Page 35Propeller Protection

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This doesn’t really have much to do with Stirling engines.

But I repeatedly see propeller shafts being fitted to hulls for Stirling boats without any
propeller protection.

Boats and propellers have been around a long time.
Boat building practice is to protect the propeller and rudder with something strong.
It’s called a skeg.

It’s to protect against accident and poor helmsmanship.

Running aground is to be avoided.
I repeatedly see boats “cut the corner” around the downstream end of an island.

All river islands have a sandbank at the downstream end.
Grinding the propeller into the sand and bending the prop shaft (and rudder) is to be avoided!

Likewise “bank crawling”. I know the rules say “keep to the right”. But do not hug the bank.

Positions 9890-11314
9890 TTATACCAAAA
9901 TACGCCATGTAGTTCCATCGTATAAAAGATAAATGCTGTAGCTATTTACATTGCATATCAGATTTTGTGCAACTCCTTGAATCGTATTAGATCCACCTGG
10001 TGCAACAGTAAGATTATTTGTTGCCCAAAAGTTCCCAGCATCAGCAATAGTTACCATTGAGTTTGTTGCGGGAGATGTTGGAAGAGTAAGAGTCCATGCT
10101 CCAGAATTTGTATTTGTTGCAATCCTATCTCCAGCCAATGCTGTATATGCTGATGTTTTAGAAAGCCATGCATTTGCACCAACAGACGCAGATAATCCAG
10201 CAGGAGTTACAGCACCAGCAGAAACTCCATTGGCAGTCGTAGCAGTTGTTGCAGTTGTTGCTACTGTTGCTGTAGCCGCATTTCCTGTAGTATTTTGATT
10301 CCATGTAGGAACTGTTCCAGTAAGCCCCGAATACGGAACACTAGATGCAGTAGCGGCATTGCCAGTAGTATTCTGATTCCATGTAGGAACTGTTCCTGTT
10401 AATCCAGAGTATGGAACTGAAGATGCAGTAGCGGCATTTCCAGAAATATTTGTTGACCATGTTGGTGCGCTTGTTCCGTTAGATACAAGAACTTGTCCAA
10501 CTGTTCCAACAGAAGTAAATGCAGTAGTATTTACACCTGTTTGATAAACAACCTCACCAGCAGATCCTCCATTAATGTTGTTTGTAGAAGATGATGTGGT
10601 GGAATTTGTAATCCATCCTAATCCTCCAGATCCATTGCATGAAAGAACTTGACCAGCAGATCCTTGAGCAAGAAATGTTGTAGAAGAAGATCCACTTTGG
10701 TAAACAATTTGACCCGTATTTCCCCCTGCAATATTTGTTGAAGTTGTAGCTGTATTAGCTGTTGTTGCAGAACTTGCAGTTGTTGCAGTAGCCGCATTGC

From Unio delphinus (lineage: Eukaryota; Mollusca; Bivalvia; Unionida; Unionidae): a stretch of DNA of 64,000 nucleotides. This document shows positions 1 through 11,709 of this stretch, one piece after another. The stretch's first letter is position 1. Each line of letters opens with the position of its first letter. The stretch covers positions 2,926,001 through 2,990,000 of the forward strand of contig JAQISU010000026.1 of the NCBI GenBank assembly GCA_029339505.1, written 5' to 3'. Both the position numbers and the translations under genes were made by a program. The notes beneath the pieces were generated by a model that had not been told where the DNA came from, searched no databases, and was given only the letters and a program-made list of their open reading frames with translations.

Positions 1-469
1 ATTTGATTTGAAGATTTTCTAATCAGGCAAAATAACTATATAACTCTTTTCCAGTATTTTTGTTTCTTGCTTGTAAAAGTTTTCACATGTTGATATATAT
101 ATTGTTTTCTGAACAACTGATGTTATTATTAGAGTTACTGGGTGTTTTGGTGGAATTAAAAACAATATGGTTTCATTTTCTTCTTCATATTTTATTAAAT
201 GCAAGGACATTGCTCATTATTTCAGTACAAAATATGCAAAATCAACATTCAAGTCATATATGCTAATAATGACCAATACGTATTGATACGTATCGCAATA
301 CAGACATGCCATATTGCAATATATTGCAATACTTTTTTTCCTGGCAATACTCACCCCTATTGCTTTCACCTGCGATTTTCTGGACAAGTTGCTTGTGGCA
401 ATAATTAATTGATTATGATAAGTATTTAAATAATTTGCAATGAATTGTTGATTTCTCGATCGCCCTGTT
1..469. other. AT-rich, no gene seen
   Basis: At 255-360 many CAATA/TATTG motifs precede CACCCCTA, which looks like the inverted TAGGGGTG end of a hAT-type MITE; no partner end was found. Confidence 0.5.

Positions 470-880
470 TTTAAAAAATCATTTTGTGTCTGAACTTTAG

Shallow water is full of water weeds. The propeller will get clogged.
Stay out from the bank in the main channel. Water that is 8 or 9 feet deep has no weeds.

When out walking – life is much better when you stay to the paths.
Don’t walk through the brambles.
It’s the same with small boats. Stay away from weeds and shallows

”But weed shedding propellers are the answer”. No. Helmsmanship is the answer.

Priority 1 for a Stirling boat propeller is that it is large and slow – for efficiency.
Scimitar profiling may help with weeds – but reduces efficiency.

Interestingly, Kort nozzle users report that the nozzle prevents debris from fouling the propeller